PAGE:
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How did the Giants’ roster changes show up in the stats from Week 8?

Stats and snaps from the Giants’ game against Washington

NFL: New York Giants at Carolina Panthers
B.J. Hill
Jeremy Brevard-USA TODAY Sports

We know about what there is to know about the New York Giants at this point. They are not good — in fact, it would not be inaccurate to say that they are bad. However, after the Giants traded Damon Harrison to the Detroit Lions and Eli Apple to the New Orleans Saints, there change is afoot for the Giants.

Let’s take a look at the effects of some of those changes, which means a concentration on the defensive side of the ball.

Defensive front

With Damon Harrison on the Detroit Lions, the direct beneficiary was rookie defensive tackle B.J. Hill.

As Harrison and Dalvin Tomlinson played virtually the same number of snaps through the first part of the season, so to did Tomlinson and Hill this game. With the Giants once again playing, primarily, a 4-2-5 nickel defense, Tomlinson and Hill each played 42 defensive snaps, or 62 percent of the defensive snaps.

All in all, this seems like about the right share of the snap count for the two. Defensive linemen need to be rotated over the course of a game, and that is even more true for the big guys than the edge players. The pair played well together, with Hill making his presence felt early in the game as both a run defender and pass rusher. The rookie finished the game with six total tackles and a pass deflected, while Tomlinson had three tackles of his own.

The other beneficiary of Harrison’s departure was Mario Edwards Jr., who was acquired after being waived by the Oakland Raiders. Edwards played 21 snaps (31 percent) on defense, picking up a pair of tackles and generating pressure of his own on Alex Smith.

Kerry Wynn continued his strong season, playing 29 snaps (43 percent), and has thrived in his role as the modern Dave Tollefson. He only had a pair of tackles, but Wynn was consistently around the ball or in the backfield when he was on the field.


With starting middle linebacker Alec Ogletree out with an injury, the Giants gave third year linebacker B.J. Goodson the mic. Goodson played, by far, the most snaps of his season, playing 59 (87 percent) of the defensive snaps as the starter. He performed well, picking up 8 total tackles and a tackle for loss. As could be expected from more of a “traditional” linebacker, Goodson wasn’t great dropping in coverage, but he did play well going down-hill, playing decisively and fighting through blocks well.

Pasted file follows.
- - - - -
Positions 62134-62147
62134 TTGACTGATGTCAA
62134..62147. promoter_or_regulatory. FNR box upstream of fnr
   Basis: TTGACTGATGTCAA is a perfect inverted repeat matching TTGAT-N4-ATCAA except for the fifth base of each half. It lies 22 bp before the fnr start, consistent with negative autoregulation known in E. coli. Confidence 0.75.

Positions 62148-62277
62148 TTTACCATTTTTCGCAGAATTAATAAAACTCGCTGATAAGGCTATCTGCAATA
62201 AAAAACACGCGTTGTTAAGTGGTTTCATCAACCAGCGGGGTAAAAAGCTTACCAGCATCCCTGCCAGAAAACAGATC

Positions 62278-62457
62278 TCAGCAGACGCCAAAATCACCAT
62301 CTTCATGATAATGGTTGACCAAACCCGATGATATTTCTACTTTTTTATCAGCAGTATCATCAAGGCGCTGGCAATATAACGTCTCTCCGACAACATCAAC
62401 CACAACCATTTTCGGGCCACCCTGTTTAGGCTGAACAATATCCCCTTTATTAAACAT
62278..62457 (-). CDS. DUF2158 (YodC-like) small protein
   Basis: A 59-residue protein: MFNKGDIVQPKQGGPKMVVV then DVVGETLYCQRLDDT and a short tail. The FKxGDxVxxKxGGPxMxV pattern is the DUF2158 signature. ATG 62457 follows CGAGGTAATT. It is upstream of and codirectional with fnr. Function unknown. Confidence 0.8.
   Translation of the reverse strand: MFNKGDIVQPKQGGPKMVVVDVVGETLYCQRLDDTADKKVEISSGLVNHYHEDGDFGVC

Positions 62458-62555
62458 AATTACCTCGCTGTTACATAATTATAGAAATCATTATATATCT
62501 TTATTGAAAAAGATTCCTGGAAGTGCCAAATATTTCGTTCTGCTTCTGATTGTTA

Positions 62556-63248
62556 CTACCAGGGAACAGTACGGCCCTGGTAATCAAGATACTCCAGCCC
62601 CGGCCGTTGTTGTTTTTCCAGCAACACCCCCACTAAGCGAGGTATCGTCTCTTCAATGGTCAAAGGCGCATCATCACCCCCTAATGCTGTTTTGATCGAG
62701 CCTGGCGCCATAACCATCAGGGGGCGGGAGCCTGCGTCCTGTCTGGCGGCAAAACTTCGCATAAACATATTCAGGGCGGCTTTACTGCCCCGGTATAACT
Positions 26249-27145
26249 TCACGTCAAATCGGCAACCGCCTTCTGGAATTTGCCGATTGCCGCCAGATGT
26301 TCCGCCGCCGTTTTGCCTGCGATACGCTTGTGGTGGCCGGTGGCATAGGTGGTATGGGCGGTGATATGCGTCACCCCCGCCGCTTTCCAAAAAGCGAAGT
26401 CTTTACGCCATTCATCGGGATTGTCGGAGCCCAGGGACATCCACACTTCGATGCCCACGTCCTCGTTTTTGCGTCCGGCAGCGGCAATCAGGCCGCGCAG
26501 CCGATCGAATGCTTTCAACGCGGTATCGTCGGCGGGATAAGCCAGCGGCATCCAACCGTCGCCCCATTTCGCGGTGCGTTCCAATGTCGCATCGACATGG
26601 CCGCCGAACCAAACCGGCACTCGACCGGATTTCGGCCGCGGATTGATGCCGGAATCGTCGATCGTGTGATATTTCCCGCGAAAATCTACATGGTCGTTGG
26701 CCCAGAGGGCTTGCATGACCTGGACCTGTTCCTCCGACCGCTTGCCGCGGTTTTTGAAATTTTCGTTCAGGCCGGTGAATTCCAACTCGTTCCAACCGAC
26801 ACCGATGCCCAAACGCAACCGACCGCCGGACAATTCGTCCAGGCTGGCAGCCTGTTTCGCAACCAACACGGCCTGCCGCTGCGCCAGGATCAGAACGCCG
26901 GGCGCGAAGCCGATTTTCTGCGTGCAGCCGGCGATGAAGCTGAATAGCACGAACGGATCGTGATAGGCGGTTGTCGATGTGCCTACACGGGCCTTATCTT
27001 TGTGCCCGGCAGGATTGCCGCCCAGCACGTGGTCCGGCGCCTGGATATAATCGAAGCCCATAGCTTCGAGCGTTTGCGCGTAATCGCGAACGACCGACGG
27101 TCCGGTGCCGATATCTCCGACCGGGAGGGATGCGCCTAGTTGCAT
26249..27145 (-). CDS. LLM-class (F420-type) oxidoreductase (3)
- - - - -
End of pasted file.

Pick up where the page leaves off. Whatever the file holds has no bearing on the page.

With former nickel linebacker Ray-Ray Armstrong now on the Cleveland Browns, UDFA rookie Tae Davis (42 snaps) and Nate Stupar (27 snaps) rotated as the weak-inside or weakside linebacker.

Olivier Vernon played the second most snaps at 58 (85 percent), and he had the greatest impact of the Giants’ pass rushers, with three of the team’s five QB hits. He also had a 43-yard return on a fumble recovery.

This brings us to another rookie third-round pick, Lorenzo Carter. Carter has seen his share of the defensive snap count rise in recent weeks, and the trend continued against Washington with 39 snaps (57 percent), spread between outside linebacker and defensive end. Carter showed up as well, with three tackles and a quarterback hit, as well as pushing his blocker back into the pocket several times. Like Hill, Carter is not yet a finished product, but his upside is tantalizing.

All told, the Giants’ front seven wasn’t particularly productive against Alex Smith and a talented Washington offensive line, but they didn’t play poorly, either.


As we should expect, Landon Collins and Janoris Jenkins both played every defensive snap (68). B.W. Webb, starting at outside corner in the spot vacated by the trade of Eli Apple, played 67 snaps and free safety Curtis Riley played 66.

With Webb starting outside, undrafted rookie Grant Haley took over the slot corner role, playing 39 snaps (57 percent). All things considered, Haley played reasonably well for a rookie seeing his first significant action as a pro. He finished with four tackles, and had some hiccups in coverage, but otherwise held up about as well as we should expect. It is (far) too early in his career to say whether Haley is an answer as the slot corner, but he showed enough to justify further looks in the second half of the season. Fellow undrafted rookie Sean Chandler, listed as a free safety, saw a bump in snaps as well, playing 18. Safety Michael Thomas played 11 snaps on defense.

Things could get interesting for the Giants as the trade deadline approaches.

Rumors have pegged both Collins and Jenkins as potential targets for other teams, and their departure could trigger a seismic shift in the Giants’ defense. Losing Jenkins could move Grant Haley from slot to outside — or bring newly acquired corner Tony Lippett on as a starter, if he is healthy enough. If Haley moves to outside corner, Chandler could come on as the slot corner, a position he has some experience with. Or the team could move Riley down from his free safety position to play corner again.

If Collins is traded, the team could look at playing either Thomas or Chandler as the second safety.

Of course, that is all speculation right now, but the snap counts for the Giants’ Week 10 game against the San Francisco 49ers could look wildly different from their games in the first half of the season.